You look at that river gently flowing by. You notice the leaves rustling with the wind. You hear the birds; you hear the tree frogs. In the distance you hear a cow. You feel the grass. The mud gives a little bit on the river bank. It’s quiet; it’s peaceful. And all of a sudden, it’s a gear shift inside you. And it’s like taking a deep breath and going, “Oh yeah, I forgot about this.”
– Al Gore, “An Inconvenient Truth”
How is it that a brewing tempest such as the threat of climate change, a man-made disaster that has existed ever since the onset of the industrial revolution centuries ago, is treated as nothing but trivia by the common man? Even as the drastic trends of global warming and its aftershocks on climate patterns have been empiricized by various experts, public knowledge regarding this topic remains in the gray, with the reaction of people from hearing of this topic ranging from indifference to outright bewilderment. In fact, the campaign for climate change awareness has only manifested in the mainstream mass media as recently as 2006 with the phenomenon that is Al Gore’s award-winning documentary An Inconvenient Truth appearing internationally in cinemas, instigating the entry of environmental films into popular culture, albeit information regarding this issue remains to be alienated from the Filipino masses, as it is only in the summer of 2008 when Philippine mass media started hopping on the climate crisis bandwagon, with corporate media network GMA-7 airing the documentary Signos, showcasing local signs of climate change impacts in the Philippines.
Even more striking are the efforts to discredit the reality of climate change. Multi-national and trans-national companies involved in industrial fuel burning go as far as pouring multi-billion dollars into funding research and propaganda that runs counter to the fact that human activity continues to be the primary catalyst for climate change, or otherwise funding dubious corporate social responsibility schemes intended to pass off as genuine environmental concern, termed by some as Greenwash. It is also the deep-seated politico-economic power of these corporations that effectively lobby for the softening of the impositions of international agreements like the Kyoto Protocol that renders these global efforts ineffective in pushing for the significant reduction of carbon emissions by 2012. Global capital powers, themselves the primary sources of greenhouse gas emissions such as the United States and China, continue in their refusal to sign into the Kyoto Protocol, stubborn even amidst the torrent of criticism they have gotten internationally, allowing their industries to continue to grow unregulated.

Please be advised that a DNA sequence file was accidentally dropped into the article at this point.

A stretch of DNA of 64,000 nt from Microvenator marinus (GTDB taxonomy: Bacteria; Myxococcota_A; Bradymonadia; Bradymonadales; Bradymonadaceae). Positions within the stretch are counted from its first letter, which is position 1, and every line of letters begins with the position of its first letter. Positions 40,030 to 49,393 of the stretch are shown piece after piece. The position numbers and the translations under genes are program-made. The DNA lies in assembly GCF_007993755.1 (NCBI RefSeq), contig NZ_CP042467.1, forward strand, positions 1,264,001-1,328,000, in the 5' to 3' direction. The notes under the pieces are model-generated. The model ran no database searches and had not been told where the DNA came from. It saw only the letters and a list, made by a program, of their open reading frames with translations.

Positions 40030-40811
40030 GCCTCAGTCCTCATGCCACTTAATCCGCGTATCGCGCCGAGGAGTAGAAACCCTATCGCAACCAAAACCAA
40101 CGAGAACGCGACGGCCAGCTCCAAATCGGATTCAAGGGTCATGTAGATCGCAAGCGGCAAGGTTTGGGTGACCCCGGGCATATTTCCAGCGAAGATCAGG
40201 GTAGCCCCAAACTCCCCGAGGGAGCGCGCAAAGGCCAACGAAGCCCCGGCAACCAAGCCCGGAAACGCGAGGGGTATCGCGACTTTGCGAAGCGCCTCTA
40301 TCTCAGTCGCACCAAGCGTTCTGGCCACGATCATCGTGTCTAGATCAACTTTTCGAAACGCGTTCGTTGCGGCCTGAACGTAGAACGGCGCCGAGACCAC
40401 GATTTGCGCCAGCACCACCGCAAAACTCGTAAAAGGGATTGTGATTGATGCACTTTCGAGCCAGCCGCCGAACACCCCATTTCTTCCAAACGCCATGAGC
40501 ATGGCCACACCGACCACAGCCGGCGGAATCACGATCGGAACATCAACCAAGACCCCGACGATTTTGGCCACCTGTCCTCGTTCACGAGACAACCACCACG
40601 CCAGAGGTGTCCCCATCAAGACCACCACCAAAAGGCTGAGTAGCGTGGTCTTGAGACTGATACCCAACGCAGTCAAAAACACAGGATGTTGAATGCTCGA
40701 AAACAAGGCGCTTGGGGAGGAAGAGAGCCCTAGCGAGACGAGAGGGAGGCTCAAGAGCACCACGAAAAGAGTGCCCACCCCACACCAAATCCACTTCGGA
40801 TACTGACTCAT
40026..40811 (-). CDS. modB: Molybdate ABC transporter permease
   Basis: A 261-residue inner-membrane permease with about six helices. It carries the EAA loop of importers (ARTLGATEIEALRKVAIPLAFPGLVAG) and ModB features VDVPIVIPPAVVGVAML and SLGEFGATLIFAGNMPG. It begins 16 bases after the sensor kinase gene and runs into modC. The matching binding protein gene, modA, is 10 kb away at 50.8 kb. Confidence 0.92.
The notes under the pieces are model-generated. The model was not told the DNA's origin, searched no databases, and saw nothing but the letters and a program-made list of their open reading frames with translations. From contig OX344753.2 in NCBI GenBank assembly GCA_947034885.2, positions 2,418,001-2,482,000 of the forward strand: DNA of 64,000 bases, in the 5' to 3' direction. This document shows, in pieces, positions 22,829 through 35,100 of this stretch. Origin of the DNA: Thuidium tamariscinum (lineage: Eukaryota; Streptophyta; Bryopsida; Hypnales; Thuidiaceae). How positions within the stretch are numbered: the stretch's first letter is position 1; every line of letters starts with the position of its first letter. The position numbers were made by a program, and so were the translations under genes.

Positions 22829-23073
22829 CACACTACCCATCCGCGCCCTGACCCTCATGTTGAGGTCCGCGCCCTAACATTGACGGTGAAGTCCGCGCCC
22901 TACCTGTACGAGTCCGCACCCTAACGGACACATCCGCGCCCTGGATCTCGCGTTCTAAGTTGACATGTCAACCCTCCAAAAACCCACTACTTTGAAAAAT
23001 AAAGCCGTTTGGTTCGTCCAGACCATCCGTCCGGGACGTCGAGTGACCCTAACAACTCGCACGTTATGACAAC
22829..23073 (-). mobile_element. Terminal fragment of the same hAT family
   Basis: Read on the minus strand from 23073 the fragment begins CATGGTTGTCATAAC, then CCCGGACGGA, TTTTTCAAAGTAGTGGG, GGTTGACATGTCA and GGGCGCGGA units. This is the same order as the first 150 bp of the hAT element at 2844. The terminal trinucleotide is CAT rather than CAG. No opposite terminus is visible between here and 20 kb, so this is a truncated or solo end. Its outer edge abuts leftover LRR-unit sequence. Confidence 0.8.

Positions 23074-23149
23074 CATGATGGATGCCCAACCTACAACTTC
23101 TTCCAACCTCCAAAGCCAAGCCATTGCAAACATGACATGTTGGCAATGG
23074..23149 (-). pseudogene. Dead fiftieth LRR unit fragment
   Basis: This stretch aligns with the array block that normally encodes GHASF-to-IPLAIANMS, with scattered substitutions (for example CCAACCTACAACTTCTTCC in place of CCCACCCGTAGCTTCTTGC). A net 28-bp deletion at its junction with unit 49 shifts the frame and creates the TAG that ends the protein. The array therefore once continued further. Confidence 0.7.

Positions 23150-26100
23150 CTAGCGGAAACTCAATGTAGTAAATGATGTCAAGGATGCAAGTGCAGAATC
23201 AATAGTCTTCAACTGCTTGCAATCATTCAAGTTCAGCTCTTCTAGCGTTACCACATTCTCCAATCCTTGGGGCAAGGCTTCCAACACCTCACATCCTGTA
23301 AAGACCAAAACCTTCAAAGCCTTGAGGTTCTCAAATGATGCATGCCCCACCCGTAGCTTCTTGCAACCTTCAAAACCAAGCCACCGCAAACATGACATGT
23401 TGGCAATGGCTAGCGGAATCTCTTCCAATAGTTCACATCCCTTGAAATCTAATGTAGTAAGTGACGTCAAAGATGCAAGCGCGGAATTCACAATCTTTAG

With these in consideration, it isn’t puzzling how the common man will likely have a distorted perception (or the lack thereof) of climate change. The problem is even worse in under-developed countries like the Philippines, where the majority of Philippine communities have little or no capability to access concrete and comprehensive information regarding this. And yet it is the greatest irony that these marginalized people and communities, – the grassroots sectors of the peasantry, fisher folk, indigenous people, etc. – are the ones who will bear the brunt of the damage caused by climate change. Given these circumstances, what must be done in order to arm these grassroots people and communities with knowledge that will help them address this global climate crisis?